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By DAN BERGER | November 18, 1998
Folks distressed that the U.S. failed to bomb Iraq should lighten up. Saddam can be counted on to provide more opportunities.The way Ken Starr keeps re-indicting Web Hubbell, he probably has something against fat guys.Two centuries ago, England hanged pickpockets. This did not deter pickpockets. Zippered pockets did.Monica was better in silence.Pub Date: 11/18/98
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NEWS
By Froma Harrop | January 26, 1999
FOR ALL their flag-waving and apple-pie eating, there is something so very un-American about the conservatives running today's Republican Party. Not many people have come out and said this, but the impression grows that they aren't playing in the same ball park as everyone else.This is not the party that brought us George Bush, Bob Dole or even Ronald Reagan. They were all identifiable products of the America we know. They were one of us.Dick Armey, Ken Starr, Tom Delay, Bob Barr. Where the heck did they come from?
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NEWS
By Barbara Sparks The bargain hunters | August 16, 1998
Beware of 'Ego Alley'STROLLING CITY Dock in Annapolis many times, as boaters maneuvering into "Ego Alley" were closely scrutinized by locals and tourists at the water's edge, I wondered how it felt to be in that possibly enviable position. We finally bought our first boat, a sleek 19-foot outboard.Several weeks later, there we were skimming the waves of the Severn River heading for dockside -- and Ego Alley. I adjusted my hat, removed my sunglasses, put on my best smile and waited.Just then, a yellow jacket sailed by and landed on my lip. I was stung!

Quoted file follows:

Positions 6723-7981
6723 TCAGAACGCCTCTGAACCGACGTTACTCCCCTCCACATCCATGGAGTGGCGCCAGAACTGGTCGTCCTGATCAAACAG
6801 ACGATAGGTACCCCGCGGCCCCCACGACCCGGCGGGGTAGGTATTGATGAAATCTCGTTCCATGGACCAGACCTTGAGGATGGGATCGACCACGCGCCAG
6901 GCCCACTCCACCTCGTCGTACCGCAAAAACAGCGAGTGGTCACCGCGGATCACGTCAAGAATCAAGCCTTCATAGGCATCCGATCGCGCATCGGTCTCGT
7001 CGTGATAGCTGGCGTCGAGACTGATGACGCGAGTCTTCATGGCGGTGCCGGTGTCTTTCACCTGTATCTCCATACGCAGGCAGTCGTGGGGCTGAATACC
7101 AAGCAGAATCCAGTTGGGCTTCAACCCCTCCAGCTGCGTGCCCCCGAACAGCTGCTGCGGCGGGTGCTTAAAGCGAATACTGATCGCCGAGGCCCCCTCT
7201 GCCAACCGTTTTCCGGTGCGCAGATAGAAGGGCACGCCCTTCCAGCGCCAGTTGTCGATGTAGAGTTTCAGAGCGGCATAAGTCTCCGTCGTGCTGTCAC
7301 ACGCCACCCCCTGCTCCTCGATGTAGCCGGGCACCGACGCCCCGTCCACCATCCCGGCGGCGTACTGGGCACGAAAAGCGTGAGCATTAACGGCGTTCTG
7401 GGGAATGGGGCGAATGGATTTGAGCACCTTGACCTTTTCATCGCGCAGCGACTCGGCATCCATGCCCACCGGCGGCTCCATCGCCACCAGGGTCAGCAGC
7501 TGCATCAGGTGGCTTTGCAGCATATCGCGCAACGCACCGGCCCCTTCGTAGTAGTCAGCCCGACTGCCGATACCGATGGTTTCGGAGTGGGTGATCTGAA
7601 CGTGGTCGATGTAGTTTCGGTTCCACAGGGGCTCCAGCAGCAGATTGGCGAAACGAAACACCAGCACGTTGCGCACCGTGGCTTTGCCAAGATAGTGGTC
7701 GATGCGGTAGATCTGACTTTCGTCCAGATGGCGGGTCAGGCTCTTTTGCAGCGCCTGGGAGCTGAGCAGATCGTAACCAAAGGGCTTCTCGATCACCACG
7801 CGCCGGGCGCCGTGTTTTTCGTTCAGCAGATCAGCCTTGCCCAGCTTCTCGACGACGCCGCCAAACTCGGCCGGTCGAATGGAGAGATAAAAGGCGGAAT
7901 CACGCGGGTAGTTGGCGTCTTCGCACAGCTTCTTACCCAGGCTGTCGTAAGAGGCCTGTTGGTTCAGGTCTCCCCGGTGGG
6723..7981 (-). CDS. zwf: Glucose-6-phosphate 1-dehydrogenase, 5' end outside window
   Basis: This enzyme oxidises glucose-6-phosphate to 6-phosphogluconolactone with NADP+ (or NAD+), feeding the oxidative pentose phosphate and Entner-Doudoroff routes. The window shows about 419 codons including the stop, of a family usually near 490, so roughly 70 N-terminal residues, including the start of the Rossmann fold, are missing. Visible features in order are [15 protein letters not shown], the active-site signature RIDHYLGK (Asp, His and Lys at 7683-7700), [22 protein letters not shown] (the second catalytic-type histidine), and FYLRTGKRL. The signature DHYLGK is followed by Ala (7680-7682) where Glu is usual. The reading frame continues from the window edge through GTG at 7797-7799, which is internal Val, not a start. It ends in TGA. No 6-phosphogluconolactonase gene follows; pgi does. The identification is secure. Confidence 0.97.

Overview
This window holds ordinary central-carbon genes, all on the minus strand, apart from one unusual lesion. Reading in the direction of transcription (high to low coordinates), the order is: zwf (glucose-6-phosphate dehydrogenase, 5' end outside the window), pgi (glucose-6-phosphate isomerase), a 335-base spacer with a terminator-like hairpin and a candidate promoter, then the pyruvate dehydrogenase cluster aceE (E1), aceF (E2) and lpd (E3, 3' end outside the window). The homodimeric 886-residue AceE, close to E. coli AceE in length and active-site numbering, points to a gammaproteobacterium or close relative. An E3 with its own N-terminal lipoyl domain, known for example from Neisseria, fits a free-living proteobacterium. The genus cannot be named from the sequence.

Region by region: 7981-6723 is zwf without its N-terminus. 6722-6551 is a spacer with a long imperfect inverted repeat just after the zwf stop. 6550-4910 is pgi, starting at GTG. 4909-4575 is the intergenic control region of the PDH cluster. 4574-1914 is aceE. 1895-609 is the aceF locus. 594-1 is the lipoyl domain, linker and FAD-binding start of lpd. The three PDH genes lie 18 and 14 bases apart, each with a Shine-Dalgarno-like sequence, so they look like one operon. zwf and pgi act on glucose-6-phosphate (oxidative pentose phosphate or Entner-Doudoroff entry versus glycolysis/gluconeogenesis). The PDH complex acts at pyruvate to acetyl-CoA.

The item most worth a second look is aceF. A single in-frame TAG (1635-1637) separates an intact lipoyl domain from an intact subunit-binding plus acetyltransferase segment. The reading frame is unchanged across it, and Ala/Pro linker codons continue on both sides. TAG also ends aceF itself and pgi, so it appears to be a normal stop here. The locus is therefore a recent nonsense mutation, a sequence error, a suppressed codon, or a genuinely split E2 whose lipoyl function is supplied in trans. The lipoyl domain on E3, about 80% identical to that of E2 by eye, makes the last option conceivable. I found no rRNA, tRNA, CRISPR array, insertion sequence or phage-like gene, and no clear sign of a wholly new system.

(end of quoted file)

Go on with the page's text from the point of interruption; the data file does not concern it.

FEATURES
By Theo Lippman Jr. and Theo Lippman Jr.,SPECIAL TO THE SUN | December 6, 1998
Abbe Lowell, minority counsel for the House Judiciary Committee, asked Independent Counsel Kenneth Starr why his referral to Congress was "substantially different" from the one submitted by Special Prosecutor Leon Jaworski in the Watergate impeachment case of Richard Nixon. It is commonly agreed that the Jaworski referral was a model of decorum and facts presentation. And it is widely agreed that the Starr referral was slanted, one-sided, accusatory, filled with innuendo and unnecessary salacious details.
FEATURES
By Rob Hiaasen and Rob Hiaasen,SUN STAFF | November 5, 1998
If Election Day 1998 taught us anything, it's that a killer nickname can be a race breaker.Take Jesse Ventura, Reform Party candidate for governor in the sensible state of Minnesota. No one figured he had a chance to win. But Ventura donned a nickname from his pro wrestling days and slam-bam, thank you voters, Jesse "The Body" Ventura is now governor-elect of Minnesota.In Maryland, however, Parris Glendening defied political nickname wisdom by winning a second term as governor. Glendening's nickname, "Pifflesniff," did not even become an issue in the heated contest with rival Ellen "Winkie" Sauerbrey, who at least shed her '94 nickname, "Sourgrapes."
NEWS
By KNIGHT RIDDER/TRIBUNE | February 27, 1998